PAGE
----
My mother now is different than the mother of my childhood memories. I remember the latter in comforting rhymes. She sang a song that healed every scraped knee and bumped head:
Sana, sana, colita de rana
Si no sanas hoy, sanarás mañana
It was a nonsensical song meaning, “Heal, heal, little frog tail / If it doesn’t heal today, it’ll heal tomorrow.” While I never knew its meaning, the cure-all was more powerful than any Disney-themed band-aid.
She taught my sister and me the colors and numbers in Spanish, although I had a hard time remembering “amarillo” because it was the hardest to say. She asked us endearing questions: Did I want “espaghetti” for dinner or some Jell-O-colored yellow she’d made for me. She took us to family reunions where my cousins and I would run and hide from cumbia dance lessons I’m now desperate to learn from.
My mother still sings and dances to nursery rhymes to make us laugh, but I say my colors and numbers in English. She asks if we want spaghetti for dinner, and she leaves yellow Jell-O in the fridge. She gets frustrated when I’m embarrassed to say “arepa” because I worry about my American accent. For efficiency, she texts back in English after I spend five minutes trying to text her in Spanish for the millionth time.
Her identity as a strong woman and unconditionally loving mother has never wavered. In my mind, however, she becomes inconsistent, almost like two people, because my own identity has strayed from hers. As I responded to societal pressures, she adjusted to meet me.
My mom — born and raised in Colombia — married my dad — born and raised in New York — in 1986. I was born in Florida and raised in Massachusetts. While I am Colombian American, I feel like an impostor saying it. I didn’t grow up speaking fluent Spanish at home. I have blue eyes, not brown, and my name, at face value, lacks characteristics of Colombian heritage. I hesitate to say “arepa,” even though I make them once a week. On Christmas, we open presents in the morning, not at midnight.
My discomfort with my cultural identity largely stems from growing up in Massachusetts, where my predominantly white hometown failed to consider alternatives to my outward appearance. In second grade, we read a story about a girl and her family in Mexico. My friend, whose parents are Venezuelan and Italian, was called on to teach us how to say the Spanish words we learned alongside the story. She was called on, I assumed, for her more obviously Hispanic name and her naturally curly hair. I knew the words, too, but I repeated them with the rest of the class as though I did not.
In my second year of college, my friend laughed instinctively when she saw a notification on my laptop from Cornell’s Association for Students of Color.
“What? Why do you get emails from them?”
“Because I’m Colombian,” I replied, my tone more defensive than matter-of-fact.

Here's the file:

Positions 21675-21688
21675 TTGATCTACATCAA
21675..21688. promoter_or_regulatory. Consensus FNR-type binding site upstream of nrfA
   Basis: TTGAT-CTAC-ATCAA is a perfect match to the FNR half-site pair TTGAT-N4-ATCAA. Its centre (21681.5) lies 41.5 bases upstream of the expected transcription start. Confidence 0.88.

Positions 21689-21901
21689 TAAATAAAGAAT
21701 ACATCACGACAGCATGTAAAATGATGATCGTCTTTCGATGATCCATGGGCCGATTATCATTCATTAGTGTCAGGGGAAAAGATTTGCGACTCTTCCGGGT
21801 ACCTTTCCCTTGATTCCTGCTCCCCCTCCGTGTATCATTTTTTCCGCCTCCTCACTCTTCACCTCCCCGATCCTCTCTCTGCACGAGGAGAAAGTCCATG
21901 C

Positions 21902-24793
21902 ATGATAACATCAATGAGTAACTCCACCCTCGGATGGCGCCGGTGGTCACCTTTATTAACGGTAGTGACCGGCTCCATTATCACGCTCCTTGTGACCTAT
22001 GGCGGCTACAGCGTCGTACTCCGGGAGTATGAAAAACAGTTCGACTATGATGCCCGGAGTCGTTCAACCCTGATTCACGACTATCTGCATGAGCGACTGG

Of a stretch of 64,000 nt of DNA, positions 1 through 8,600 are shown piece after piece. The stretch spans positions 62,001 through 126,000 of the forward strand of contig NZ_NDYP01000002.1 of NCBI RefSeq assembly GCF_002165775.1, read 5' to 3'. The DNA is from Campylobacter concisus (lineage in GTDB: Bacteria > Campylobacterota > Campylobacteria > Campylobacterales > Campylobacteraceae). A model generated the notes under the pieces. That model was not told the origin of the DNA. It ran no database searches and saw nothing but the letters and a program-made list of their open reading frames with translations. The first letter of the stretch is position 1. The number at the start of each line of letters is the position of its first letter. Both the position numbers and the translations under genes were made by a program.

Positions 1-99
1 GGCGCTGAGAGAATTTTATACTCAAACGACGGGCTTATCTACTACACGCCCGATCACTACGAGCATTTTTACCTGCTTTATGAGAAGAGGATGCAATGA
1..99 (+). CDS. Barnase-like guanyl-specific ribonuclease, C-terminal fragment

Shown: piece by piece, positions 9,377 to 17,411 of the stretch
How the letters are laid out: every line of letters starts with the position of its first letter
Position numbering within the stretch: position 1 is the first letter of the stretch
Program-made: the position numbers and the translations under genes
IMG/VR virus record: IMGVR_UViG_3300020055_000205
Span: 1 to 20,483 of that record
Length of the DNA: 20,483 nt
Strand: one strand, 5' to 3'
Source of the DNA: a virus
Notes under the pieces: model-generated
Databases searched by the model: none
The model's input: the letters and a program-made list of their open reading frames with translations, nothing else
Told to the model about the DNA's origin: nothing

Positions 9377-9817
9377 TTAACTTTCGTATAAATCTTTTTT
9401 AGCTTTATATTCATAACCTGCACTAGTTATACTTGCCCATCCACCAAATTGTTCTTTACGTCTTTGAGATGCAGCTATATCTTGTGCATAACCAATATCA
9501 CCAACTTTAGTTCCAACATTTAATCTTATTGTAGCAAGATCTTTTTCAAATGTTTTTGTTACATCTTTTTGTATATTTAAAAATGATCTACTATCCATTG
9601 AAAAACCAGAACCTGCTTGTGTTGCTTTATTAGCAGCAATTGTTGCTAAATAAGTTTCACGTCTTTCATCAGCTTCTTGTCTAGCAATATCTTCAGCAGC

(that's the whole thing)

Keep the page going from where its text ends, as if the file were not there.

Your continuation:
Then came the awkward response: “Oh. Yeah.”
I don’t blame my peers’ assumptions. Growing up in Massachusetts, I’d had few resources with which to clarify my Colombian heritage. The local supermarkets’ “ethnic” aisles sell 10 varieties of Old El Paso hard taco shells, but no Harina Pan. I speak proudly and often of my loyalty to Boston, where I celebrate St. Patrick’s Day with friends while letting Colombian Independence Day pass by each July. I blast salsa Colombiana in the car to make my mom laugh; our laughter comes from embarrassment. We’re out of place, driving past cows and barns in Dunstable, Massachusetts.
I’m grateful for my hometown and the way my parents raised me. I find belonging in my community. Because of my Boston pride, I am an afterthought when someone evaluates the quantity of Latinx people in a room — which has happened often, for some reason. I have been laughed at for being considered a person of color, not because I am one, but because to others, it’s as if I am trying to be. I’ve been told “you don’t look that Colombian,” after informing someone I am. I’m never sure how to respond.
I have not known how to interpret my dual identity. While I’m not apologetic for my lifestyle in Massachusetts, nor for the ways my mother has adapted to meet it, I feel sad for the pieces of us that were lost when I allowed others to define me.
I feel judged for my inability to speak fluent Spanish. Awkward when I bring up my heritage, which feels like a boast or an admission. Guilty because my appearance has made me exempt from the struggles other Latinx women face. Sad for my anxiety and procrastination in calling my abuelita, who only speaks Spanish.
But I also feel proud for my ability to speak almost-fluent Spanish. Proud for the rhymes my sister and I still remember. Proud for supporting and uniting with other Latinx women. Proud for texting my abuelita.
At Cornell, I don’t attend the meetings for the Association for Students of Color, but I make arepas and tostones from Wegman’s for breakfast. I teach friends to dance at Agava’s Wednesday salsa nights, even if I’m only half-capable myself. I wear candongas, tiny gold hoops, similar to the ones I’d worn from age four to eleven. Despite judgment and defense, I find myself in what people have neglected to mention: there is power in the crevice between two cultural extremes.
Victoria Pietsch is a senior in the College of Human Ecology. She can be reached at firstname.lastname@example.org. Fancy Pants runs every other Monday this semester.